What is Goiter?
Goiter is an enlargement of the thyroid gland and the size of goiter can vary. Causes of goiter mainly revolve around the thyroid gland, but also include systemic problems and certain risk factors. Symptoms of goiter are mostly common, but may vary from person to person, while some may not experience any symptoms at all. Some types of goiter have also been identified and diagnosis of goiter is important to plan proper treatment options.
Goiter can be a result of several conditions, including those related to the thyroid gland and thyroid hormones. It is important to understand the thyroid gland, its hormones and its functions to be able to manage goiter in a better way.
Thyroid Gland and Goiter
The thyroid gland is an important endocrine gland located in the lower part in the front of the neck. The main function of the thyroid gland is to produce thyroid hormones, which are responsible for maintaining body temperature, metabolism and effective functioning of body parts. The thyroid gland produces triiodothyronine (T3) and thyroxine (T4), which are known as the thyroid hormones. The production of these hormones is mainly controlled by the Thyroid Stimulating Hormone (TSH), which is secreted by the pituitary gland located at the base of the brain.
Enlargement of thyroid gland or goiter can occur due to various causes and can affect the body functions. Goiter can occur either due to over production of thyroid hormones or even due to underproduction. However, sometimes enlargement of thyroid gland or goiter can be present with normal levels of thyroid hormones as well.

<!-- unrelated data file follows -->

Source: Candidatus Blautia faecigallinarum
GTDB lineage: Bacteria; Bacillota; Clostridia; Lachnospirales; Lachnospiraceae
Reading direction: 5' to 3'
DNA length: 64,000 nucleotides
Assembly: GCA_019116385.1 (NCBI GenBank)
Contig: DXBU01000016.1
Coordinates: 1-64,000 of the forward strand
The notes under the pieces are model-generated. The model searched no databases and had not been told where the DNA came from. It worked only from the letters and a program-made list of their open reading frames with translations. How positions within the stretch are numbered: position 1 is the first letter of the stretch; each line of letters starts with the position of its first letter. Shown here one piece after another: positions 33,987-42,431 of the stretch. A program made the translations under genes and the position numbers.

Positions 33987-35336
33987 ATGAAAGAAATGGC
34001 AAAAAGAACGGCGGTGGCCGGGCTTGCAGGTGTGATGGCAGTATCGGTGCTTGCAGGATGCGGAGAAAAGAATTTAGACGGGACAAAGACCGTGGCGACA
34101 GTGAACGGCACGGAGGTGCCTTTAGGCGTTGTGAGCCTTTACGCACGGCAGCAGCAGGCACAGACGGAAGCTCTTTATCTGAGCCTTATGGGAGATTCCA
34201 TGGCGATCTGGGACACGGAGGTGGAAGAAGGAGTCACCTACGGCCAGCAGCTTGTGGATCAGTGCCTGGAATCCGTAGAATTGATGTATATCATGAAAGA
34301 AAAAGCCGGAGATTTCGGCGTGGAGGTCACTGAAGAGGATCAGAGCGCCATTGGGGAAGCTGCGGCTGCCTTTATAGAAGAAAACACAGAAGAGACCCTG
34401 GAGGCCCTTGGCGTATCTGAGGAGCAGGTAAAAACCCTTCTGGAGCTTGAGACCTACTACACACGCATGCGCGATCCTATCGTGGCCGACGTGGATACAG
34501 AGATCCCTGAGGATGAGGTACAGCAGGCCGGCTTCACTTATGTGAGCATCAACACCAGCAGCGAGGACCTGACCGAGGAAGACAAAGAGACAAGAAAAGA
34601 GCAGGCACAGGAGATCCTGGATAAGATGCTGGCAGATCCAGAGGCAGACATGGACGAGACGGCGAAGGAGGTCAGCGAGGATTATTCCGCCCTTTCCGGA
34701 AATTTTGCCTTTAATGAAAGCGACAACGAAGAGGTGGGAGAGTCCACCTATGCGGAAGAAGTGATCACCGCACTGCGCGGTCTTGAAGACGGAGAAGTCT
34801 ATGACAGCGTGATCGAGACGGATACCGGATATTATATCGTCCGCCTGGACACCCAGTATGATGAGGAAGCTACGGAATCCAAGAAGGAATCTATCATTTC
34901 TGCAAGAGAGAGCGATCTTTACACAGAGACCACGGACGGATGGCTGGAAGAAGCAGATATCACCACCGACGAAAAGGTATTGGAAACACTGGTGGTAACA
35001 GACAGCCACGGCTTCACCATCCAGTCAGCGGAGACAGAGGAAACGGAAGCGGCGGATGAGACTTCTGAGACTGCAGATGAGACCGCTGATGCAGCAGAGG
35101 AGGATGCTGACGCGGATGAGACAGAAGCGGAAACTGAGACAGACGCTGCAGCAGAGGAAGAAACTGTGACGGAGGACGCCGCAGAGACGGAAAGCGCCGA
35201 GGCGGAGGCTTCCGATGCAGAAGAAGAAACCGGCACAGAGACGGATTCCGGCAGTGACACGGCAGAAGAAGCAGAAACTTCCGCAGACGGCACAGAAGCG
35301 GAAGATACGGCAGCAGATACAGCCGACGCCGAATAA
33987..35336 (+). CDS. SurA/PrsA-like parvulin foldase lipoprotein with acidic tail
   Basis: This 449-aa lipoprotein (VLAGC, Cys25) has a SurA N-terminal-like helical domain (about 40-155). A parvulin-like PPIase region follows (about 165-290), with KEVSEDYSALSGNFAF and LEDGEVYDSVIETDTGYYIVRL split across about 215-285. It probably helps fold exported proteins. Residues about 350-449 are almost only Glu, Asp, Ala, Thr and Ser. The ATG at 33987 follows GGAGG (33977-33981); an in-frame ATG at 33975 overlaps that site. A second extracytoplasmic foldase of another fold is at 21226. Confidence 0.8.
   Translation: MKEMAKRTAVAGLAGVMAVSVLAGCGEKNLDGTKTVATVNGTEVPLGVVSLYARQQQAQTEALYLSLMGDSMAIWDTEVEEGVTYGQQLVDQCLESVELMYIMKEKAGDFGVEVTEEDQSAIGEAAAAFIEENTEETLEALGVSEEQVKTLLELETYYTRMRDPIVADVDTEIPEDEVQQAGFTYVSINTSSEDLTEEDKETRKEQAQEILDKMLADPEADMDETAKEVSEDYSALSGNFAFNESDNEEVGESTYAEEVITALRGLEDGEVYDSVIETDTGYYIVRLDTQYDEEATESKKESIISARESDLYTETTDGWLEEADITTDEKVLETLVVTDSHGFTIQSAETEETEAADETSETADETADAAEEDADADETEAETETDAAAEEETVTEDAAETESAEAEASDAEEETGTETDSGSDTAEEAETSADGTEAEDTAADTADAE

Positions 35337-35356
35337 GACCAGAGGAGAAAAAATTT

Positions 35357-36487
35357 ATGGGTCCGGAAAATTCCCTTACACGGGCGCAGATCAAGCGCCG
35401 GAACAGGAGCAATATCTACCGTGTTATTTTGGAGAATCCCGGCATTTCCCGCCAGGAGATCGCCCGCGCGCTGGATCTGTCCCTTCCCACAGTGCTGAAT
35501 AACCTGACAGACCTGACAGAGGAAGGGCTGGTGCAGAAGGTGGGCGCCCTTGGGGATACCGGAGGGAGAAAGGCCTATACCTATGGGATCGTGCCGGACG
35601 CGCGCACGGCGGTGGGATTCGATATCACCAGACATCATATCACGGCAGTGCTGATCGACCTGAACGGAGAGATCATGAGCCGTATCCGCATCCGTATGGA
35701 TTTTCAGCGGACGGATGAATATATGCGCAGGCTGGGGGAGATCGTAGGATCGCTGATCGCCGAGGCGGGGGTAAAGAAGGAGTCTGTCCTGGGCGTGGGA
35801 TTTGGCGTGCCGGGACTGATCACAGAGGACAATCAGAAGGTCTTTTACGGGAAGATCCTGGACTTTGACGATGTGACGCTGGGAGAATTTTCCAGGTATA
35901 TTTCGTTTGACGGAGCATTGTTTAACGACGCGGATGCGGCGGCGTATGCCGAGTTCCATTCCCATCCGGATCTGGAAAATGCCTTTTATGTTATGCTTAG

Types of Goiter
Some types of goiter are
- Smooth Diffuse Goiter – In this type of goiter, the enlarged thyroid gland is larger than usual size, with swelling of the entire gland and the appearance is smooth and uniform, but not lumpy. There are various causes of diffuse smooth goiter, most of which are the common causes of goiter usually considered. These range from iodine deficiency, underactive or overactive thyroid, thyroiditis, Grave’s disease, hereditary factors, other medical conditions or medications that affect the thyroid gland.
- Nodular Goiter – In this type of goiter, small lumps or nodules develop in the thyroid gland and the gland is enlarged with a lumpy appearance. It may be a single lump or nodule or may be multinodular goiter with many lumps or nodules. The causes of nodular goiter are not clear but usually involve some kind of growth in the thyroid gland, ranging from cyst or tumor to cancer.
Causes of Goiter
Goiter can be a result of various conditions. Some of the common causes of goiter include
Deficiency of Iodine